To Go Left, Turn RightPrint
If every instinct you have is wrong, then the opposite would have to be right
By Wayne Curtis
March 5, 2015
One of the rites of passage in moving to New Orleans is learning how to make a left turn.
This took me several months. When I first moved here, I discovered that many of the major streets—Canal, St. Charles, Poydras—forbid drivers from making left-hand turns, sometimes for blocks at a time. So I kept driving until I could finally make a left, and then I’d weave my way toward my destination on side streets, muttering and cursing. It seemed primitive and aggravating, further evidence of a city designed by traffic engineers with a penchant for torment.
But then someone told me that the way to make a left is simple if counterintuitive: First you make a right. In a few dozens yards there’s invariably a spot you can U-turn and proceed in the direction you want. There are no signs to indicate this, or any special lane markings. It’s just local knowledge. Lots of regions have their own way of making turns—in suburban New Jersey, where I grew up, turning left often involved a jughandle turn—but as with much else in New Orleans, sometimes you need to go the wrong way to go the right way.
The right-then-left, it turns out, is farsighted and progressive. A few years ago the American Planning Association held its annual meeting in New Orleans, during which I dropped in on a surprisingly engrossing 90-minute panel discussion on how planners were trying to fix left turns worldwide. (Don’t judge.) Significant brainpower has evidently gone into this. Consider: about one in six automobile accidents occurs when drivers are turning left. Left turns also cause bottlenecks, backups, long light cycles (and therefore more carbon emissions). And dedicated left-turn lanes consume untold acres of prime real estate. Fixing the left turn is the urban planner’s equivalent of landing someone on the moon.
At the APA meeting, I learned that going-right-to-turn-left is actually a thing. Developers and traffic planners in new and expanding communities are increasingly embracing this approach. It’s called the “median U-turn” or “boulevard turnaround” or (sometimes) a “Michigan left.” There’s also a variation involving small rotaries known as the “bow-tie left.” This is what I’ve been calling our local maneuver when describing it to visitors because it seems most suited to the city. (There’s also a “seersucker straightaway,” although as yet it’s a term without a definition.)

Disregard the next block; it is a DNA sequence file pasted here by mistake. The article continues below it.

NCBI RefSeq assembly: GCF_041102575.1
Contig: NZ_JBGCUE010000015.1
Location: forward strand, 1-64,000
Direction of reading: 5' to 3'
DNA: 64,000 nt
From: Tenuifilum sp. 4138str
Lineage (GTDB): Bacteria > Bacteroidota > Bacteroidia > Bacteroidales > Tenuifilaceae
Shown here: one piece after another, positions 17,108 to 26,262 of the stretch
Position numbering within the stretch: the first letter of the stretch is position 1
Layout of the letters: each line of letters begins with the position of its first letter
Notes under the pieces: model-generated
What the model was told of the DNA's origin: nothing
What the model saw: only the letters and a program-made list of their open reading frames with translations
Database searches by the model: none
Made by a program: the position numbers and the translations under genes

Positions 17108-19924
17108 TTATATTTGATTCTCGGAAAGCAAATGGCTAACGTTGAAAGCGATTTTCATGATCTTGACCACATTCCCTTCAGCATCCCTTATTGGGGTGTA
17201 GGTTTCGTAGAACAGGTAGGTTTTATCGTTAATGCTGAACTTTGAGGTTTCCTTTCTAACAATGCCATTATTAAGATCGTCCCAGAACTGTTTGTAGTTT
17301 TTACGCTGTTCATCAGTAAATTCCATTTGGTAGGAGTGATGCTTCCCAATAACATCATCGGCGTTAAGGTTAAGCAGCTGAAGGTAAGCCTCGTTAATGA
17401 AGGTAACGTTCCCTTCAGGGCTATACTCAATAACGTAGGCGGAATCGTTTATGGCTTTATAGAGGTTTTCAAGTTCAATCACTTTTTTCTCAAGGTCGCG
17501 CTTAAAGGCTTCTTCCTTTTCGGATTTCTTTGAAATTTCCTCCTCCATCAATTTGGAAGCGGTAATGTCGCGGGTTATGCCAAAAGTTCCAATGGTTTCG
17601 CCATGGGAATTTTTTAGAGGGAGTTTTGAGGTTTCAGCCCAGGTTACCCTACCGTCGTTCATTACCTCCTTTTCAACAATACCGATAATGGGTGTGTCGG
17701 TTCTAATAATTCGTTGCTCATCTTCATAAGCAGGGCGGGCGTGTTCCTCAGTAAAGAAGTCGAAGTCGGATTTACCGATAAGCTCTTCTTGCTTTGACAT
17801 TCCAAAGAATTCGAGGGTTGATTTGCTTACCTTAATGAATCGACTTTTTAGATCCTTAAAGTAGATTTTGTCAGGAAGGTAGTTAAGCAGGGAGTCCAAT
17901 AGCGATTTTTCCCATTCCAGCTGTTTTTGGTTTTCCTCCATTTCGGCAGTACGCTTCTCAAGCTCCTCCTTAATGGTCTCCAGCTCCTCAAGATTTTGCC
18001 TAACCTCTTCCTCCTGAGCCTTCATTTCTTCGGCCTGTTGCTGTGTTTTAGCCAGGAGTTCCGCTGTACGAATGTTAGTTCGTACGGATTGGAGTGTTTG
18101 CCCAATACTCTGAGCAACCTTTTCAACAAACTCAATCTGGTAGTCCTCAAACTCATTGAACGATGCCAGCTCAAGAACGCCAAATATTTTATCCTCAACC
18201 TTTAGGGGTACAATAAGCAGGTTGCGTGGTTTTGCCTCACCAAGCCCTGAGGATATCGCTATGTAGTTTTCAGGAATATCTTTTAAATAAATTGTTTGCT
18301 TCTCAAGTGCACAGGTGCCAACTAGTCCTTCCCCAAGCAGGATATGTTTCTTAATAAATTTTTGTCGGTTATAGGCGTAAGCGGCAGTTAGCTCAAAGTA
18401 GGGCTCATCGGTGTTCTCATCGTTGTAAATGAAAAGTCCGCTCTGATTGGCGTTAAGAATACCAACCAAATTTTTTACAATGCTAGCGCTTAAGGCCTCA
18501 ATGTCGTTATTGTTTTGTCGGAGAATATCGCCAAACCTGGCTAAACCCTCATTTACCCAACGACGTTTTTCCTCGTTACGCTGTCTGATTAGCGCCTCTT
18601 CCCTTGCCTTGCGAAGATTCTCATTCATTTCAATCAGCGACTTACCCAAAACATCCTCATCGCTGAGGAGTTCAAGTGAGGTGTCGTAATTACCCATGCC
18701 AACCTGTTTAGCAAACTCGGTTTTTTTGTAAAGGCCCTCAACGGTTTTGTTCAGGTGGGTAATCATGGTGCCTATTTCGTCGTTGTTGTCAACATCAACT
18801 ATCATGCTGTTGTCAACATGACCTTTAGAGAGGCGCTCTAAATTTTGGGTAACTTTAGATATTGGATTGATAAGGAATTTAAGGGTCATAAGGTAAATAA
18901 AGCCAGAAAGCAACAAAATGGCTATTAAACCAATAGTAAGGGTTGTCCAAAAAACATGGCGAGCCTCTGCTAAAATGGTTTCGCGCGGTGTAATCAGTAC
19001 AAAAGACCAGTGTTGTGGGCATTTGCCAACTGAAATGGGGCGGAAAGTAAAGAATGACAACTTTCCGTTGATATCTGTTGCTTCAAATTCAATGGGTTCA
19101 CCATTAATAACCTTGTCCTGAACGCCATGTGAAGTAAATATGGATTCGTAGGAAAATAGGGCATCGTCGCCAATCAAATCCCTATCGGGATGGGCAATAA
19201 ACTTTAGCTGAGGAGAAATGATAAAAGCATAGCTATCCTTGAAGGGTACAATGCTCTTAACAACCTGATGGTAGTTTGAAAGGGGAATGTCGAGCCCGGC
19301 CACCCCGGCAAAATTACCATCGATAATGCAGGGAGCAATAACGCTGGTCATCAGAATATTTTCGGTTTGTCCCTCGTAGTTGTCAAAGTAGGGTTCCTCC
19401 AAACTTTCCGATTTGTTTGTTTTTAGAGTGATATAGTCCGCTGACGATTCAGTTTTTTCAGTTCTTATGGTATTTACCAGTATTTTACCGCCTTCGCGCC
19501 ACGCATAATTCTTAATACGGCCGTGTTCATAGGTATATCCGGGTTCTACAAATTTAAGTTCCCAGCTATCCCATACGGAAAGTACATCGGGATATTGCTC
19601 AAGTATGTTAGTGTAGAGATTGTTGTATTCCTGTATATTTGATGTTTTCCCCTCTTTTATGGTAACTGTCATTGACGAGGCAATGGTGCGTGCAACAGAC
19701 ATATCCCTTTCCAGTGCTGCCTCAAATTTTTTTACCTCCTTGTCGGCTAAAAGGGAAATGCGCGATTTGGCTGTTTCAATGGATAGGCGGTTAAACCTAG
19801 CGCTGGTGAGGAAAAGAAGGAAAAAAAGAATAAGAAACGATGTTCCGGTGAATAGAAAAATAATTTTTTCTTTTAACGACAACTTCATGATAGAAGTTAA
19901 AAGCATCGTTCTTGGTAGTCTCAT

I like that New Orleans often finds itself in the vanguard simply by adhering to traditions. The St. Charles streetcar line, with its iconic 1920s streetcars, is the oldest continuously operating system of its kind in America. Granted, the cars don’t follow much of a schedule, almost always run in herds or never show up, and are hot in summer and cold in winter. But everybody still loves them and wants one—nearly 50 American cities have brought back streetcar lines in the past 15 years. (Streetcar lines are also expanding here.)
Another trend where New Orleans is ahead of the curve is the woonerf—which means “living street” in Dutch and first arose in Holland in the 1970s. (Also called “naked streets.”) The ideas is that you eliminate sidewalks and traffic lights and other guidance and simply allow cars and walkers to intermingle; eye contact and body language replace traffic signs. Where conditions permit, it’s proven hugely successful. Everybody’s more careful and respectful; accidents drop; traffic flows more smoothly.
Some American communities have lately been testing out this approach, but in my neighborhood, it’s been this way for a long while. Many of the sidewalks hereabouts have been wholly ingested by tropical foliage, or thrust upward by the roots of oaks into great slabs, like something from Caspar David Friedrich’s iceberg paintings. So we often walk in the narrow streets. Cars slow and go around us. We nod. Naked works.
Getting around by car in New Orleans is also fraught with challenges. The entire city seems torn up at the moment with construction projects that are nearly Egyptian in scale. But more so, the earth hereabouts is highly erodible, unstable and given to subsidence. As a result, many streets are rucked and corrugated, and often pocked with landmark-sized potholes. One fissure opened up a few blocks from our house a while back; someone marked it by depositing a queen-sized mattress in it, fully upright. It was scarcely visible, and it remained there for weeks. Communities everywhere employ highly engineered and often expensive “traffic calming” measures to slow cars in residential areas, such as textured surfaces and speed bumps. Here, it’s done through the traditional means of neglect. It’s cheap and effective.
Bug or feature? That’s a question I ask nearly every day. If you want to make a left, you have to go right. If you want to move forward, you move back. Sometimes what you least desire is actually what you most want.
There’s a local bumper sticker I used to see: “New Orleans: So Far Behind We’re Ahead.” I don’t see it as much these days, and this causes me a small amount of anxiety. Can left-turn lanes be next?
Wayne Curtis is the author of The Last Great Walk: The True Story of a 1909 Walk from New York to San Francisco and Why It Matters Today and And a Bottle of Rum: A History of the New World in Ten Cocktails.